I am well aware that some folks can't deal with the realities of H2O coolers leaking and their thermal inefficiency but these are facts of life. The typical H2O enthusiasts ignores the water leak liability pretending that it will never happy to them - until it does.
Corsair has had so many H2O coolers leak that they had to start offering to pay for damaged PC hardware. And while that's all nice, it doesn't prevent the loss of use of your PC, possible data loss, possible house fires, etc. It also doesn't cover the inconvenience of shipping damaged hardware back and forth and all the other related hassles. And it doesn't prevent the replacement H2O cooler from leaking just like the original one as several Corsair customers have confirmed.
And one would endure all of this foolishness for what purpose? Because some people are infatuated with H2O coolers that are thermally inefficient, noisy, a poor value and that have a water leak liability. I am fully aware BTW that PCs are just toys for some people and that is fine. They might be willing to take the risk of a water leak. For those who's PC and data are important, an H2O cooler may be a very bad choice.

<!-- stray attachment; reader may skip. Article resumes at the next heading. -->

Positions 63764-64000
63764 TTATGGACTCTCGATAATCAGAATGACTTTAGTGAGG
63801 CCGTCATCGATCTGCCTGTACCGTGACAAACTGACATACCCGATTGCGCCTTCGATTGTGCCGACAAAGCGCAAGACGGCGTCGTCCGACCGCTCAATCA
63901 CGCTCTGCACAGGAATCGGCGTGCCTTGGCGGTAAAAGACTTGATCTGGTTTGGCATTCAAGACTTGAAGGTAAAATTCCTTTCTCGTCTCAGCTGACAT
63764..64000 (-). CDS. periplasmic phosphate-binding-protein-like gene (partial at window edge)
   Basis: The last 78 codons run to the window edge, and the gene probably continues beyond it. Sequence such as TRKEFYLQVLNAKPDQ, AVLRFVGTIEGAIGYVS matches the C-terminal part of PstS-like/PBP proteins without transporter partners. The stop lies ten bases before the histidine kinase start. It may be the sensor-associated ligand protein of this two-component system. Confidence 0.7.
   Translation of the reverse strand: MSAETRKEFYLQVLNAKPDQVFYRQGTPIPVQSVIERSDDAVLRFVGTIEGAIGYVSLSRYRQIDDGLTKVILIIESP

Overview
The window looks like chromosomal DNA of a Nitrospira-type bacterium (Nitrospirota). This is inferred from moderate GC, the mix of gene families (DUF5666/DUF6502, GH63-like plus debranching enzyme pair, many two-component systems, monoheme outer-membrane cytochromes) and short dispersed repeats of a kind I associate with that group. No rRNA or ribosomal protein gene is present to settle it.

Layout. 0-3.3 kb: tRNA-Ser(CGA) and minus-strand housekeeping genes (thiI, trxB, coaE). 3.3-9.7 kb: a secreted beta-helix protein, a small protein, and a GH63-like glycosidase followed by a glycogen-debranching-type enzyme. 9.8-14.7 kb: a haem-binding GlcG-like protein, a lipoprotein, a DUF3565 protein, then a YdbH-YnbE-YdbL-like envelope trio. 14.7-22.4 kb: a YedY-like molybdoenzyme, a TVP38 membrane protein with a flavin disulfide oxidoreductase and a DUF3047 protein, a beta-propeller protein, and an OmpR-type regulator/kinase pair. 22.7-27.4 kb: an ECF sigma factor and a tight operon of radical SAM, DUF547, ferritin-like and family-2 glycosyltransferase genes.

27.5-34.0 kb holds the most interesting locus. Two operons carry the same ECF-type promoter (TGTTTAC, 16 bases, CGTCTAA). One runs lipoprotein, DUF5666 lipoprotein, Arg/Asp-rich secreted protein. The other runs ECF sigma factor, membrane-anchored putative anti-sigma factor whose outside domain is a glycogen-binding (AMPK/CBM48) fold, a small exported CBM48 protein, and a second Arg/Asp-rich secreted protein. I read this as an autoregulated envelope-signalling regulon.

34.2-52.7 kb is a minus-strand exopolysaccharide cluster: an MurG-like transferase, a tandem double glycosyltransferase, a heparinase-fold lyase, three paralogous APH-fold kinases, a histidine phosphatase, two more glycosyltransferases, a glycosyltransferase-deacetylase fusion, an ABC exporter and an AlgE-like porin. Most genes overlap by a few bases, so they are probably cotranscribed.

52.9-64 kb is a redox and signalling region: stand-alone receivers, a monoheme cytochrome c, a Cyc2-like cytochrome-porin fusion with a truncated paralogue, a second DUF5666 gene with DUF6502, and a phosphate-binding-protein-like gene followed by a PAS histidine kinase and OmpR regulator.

As I said above PC enthusiasts should technically educate themselves on the FACTS regarding PC hardware including the liabilities and H20 coolers certainly have a major water leak liability. If after technically educating themselves these folks still feel that an H2O cooler is what they want then that is what they should buy. Buying blindly however based on fanboism is a guaranteed recipe for disaster.
What's really ironic is the people who buy really, really bad Corair H2O coolers like the H60 when there are over 100 HSFs that cost as little as half the price and out perform the H60. A HSF never leaks water to short circuit your PC, either. So why is it again that someone would buy an H2O cooler? (That's a rhetorical question).
Building a reliable PC involves more than just assembling the parts. You need to be able to configure all of the BIOS settings appropriately. This can be quite involved and frustrating as it can require a lot of trial and error with stress testing. It is however often the only means to get a 100% reliable PC.